Alaska Health leaders attribute latest spike in state to omicron

    Juneau, Alaska (KINY) - This week, State health leaders are seeing a dramatic rise in covid cases across the state, and say that testing data indicates that it is the COVID variant omicron.

    In a Media ECHO Thursday, they report that between 80% and 95% of cases in the past 5 days screened by state public health shows a link to omicron.

    According to Alaska Health Department data released Wednesday, 1,597 new people identified with COVID-19 in Alaska, in addition, 25,418 tests were also conducted in the previous seven days. The average percentage of daily positive tests for the previous seven days is 14.67%.

    Chief Medical Officer Dr. Anne Zink, said there is a clear trend upwards.

    "We do have a lot of cases in the last few days that have been reported in and so are really anticipating a large jump in cases based on what we are initially seeing," she said. "I think it's pretty clear that Omicron is here and spreading quickly across the state of Alaska."

    State Epidemiologist Dr. Joe McLaughlin said that in the positive tests public health has been screening, they have been looking for "s-gene target failure."

    "That's a good marker for Omicron if the particular test does come back positive for that target failure, and what we found over the past five days or so is anywhere from about 80 to 95% of the samples that are tested are coming back positive that target failure indicating that the vast, vast majority of cases are Omicron."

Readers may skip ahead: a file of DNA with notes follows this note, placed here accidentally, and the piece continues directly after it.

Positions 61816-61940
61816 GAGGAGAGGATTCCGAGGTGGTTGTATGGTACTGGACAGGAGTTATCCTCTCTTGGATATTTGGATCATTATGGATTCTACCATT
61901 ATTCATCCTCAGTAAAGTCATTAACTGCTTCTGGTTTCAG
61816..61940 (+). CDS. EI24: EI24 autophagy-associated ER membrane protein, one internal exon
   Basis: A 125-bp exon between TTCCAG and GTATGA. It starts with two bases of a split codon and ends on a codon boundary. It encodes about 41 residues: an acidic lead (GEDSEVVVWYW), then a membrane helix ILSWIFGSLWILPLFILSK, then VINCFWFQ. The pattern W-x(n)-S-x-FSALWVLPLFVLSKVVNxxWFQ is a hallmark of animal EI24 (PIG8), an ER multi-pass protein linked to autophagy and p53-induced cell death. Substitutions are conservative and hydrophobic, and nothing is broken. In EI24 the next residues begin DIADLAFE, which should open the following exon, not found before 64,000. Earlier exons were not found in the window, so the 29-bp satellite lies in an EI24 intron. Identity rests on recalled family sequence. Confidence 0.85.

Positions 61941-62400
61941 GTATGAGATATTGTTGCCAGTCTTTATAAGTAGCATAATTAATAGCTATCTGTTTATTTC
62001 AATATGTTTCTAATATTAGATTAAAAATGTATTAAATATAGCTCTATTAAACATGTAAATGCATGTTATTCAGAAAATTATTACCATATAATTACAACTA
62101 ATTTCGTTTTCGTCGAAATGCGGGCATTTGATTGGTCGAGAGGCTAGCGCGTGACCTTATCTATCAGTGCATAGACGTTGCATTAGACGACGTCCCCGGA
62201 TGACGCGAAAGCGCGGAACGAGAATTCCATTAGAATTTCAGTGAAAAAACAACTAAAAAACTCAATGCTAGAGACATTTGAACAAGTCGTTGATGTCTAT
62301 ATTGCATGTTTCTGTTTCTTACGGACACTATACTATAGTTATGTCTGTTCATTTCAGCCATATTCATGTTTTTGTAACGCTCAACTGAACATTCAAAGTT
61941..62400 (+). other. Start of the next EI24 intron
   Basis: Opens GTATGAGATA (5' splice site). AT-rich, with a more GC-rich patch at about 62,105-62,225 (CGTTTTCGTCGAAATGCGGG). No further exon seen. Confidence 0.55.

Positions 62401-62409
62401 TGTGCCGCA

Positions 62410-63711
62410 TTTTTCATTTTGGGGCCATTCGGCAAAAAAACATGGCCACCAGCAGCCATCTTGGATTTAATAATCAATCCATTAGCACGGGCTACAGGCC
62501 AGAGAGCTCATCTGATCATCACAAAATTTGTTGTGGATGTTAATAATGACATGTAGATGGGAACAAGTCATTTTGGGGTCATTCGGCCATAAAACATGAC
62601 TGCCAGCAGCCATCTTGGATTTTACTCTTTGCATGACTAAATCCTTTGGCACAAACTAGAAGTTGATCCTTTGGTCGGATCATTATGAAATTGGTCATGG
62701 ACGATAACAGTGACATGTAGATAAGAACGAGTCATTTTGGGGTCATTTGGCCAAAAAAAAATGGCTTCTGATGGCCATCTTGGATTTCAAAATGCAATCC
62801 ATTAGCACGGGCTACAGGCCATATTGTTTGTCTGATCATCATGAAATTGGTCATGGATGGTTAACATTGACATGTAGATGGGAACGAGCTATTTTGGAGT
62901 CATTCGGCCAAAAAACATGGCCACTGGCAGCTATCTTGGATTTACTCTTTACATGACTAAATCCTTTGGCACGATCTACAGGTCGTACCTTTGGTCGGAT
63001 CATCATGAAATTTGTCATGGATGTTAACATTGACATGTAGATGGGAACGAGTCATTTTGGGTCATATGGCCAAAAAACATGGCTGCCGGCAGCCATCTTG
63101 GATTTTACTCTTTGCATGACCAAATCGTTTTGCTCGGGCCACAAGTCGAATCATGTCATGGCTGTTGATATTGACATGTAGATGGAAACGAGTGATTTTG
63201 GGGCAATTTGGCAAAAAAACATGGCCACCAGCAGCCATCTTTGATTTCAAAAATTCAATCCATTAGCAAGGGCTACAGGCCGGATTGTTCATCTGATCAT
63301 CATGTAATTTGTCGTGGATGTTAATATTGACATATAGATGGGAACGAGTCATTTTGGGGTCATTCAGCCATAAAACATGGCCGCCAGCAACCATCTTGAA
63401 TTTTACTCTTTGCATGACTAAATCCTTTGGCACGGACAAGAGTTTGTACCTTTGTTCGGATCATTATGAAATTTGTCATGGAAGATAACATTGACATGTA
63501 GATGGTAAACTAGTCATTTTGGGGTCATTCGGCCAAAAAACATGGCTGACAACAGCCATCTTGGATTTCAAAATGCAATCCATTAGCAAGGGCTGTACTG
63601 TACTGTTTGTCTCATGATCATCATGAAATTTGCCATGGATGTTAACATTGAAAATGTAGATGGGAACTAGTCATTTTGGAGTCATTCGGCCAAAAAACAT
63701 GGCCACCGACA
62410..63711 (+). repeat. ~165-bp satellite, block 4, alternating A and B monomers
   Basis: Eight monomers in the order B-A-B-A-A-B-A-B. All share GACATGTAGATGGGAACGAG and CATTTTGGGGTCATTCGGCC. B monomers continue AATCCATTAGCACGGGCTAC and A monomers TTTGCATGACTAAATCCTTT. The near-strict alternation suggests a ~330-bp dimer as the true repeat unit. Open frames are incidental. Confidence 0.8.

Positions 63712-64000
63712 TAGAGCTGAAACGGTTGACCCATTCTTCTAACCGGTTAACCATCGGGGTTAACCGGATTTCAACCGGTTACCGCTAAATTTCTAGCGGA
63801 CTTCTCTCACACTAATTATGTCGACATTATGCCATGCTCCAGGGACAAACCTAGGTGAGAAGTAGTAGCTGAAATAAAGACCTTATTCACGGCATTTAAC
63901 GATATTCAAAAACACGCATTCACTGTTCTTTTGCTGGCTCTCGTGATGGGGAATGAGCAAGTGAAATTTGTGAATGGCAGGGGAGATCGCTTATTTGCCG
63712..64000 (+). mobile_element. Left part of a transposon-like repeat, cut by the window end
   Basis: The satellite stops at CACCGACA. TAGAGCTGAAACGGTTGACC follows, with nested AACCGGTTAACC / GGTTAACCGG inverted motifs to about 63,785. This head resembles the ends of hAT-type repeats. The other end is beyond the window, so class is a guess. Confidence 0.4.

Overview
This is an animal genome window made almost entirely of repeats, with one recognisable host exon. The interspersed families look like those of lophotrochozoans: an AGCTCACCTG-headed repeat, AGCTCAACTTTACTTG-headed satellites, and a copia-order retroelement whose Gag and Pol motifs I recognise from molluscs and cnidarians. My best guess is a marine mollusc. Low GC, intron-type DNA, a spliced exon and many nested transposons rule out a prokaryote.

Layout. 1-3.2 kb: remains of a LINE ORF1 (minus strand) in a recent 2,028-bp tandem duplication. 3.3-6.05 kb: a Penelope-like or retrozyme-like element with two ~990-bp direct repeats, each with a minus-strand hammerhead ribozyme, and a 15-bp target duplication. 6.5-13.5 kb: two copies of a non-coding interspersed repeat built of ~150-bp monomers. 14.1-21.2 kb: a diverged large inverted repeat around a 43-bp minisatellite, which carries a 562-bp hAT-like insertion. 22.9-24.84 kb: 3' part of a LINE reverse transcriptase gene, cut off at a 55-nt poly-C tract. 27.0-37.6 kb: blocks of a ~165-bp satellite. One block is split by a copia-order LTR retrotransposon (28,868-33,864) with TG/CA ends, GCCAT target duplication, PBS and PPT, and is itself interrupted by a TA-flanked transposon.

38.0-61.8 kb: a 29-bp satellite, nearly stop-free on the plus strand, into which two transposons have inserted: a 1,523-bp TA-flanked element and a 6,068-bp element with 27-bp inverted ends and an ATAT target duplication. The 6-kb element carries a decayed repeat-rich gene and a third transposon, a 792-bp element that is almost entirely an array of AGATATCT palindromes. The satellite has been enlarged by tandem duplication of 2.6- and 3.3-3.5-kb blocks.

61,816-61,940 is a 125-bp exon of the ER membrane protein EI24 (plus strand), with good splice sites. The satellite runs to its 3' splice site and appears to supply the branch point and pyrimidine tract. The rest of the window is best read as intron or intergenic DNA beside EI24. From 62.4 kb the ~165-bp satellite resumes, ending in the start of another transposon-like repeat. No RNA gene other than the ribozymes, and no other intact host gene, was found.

Meanwhile, Dr. Zink noted that hospitalizations haven’t been the issue currently, rather, staffing at the hospitals is.

    "What has been good is our hospitalizations have not gone up," she said. "Continuing to meet with the hospitals regularly, their biggest concern at this time is just staffing, getting sick with the virus and being out, but continuing to work with them and making sure that they have the resources that they need and are able to support hospitals, and we'll continue to see, we've been seeing a nationally as well as internationally, not the same rate of hospitalization and severe illness with Omicron as we did with Delta."

    Dr. McLaughlin says that while the US, United Kingdom, and Canada are seeing case spikes, he expressed optimism because in South Africa - the place where the variant was first detected - is leveling out in cases.

    "Look at South Africa, their wave started back in the beginning of November about November 29th, and then they peaked at about December 18th. So it took them just over two weeks to peak and then followed by that they've seen a very substantial decrease in cases, and now you can see just most recently that kind of leveled off a little bit," he said. "But I think, you know, clearly South Africa was hit first by Omicron. And so if South Africa is a judge, or an indicator I should say, of what the rest of the world can expect, it appears as though the wave itself is going to be hopefully shorter than other waves that we've seen before."

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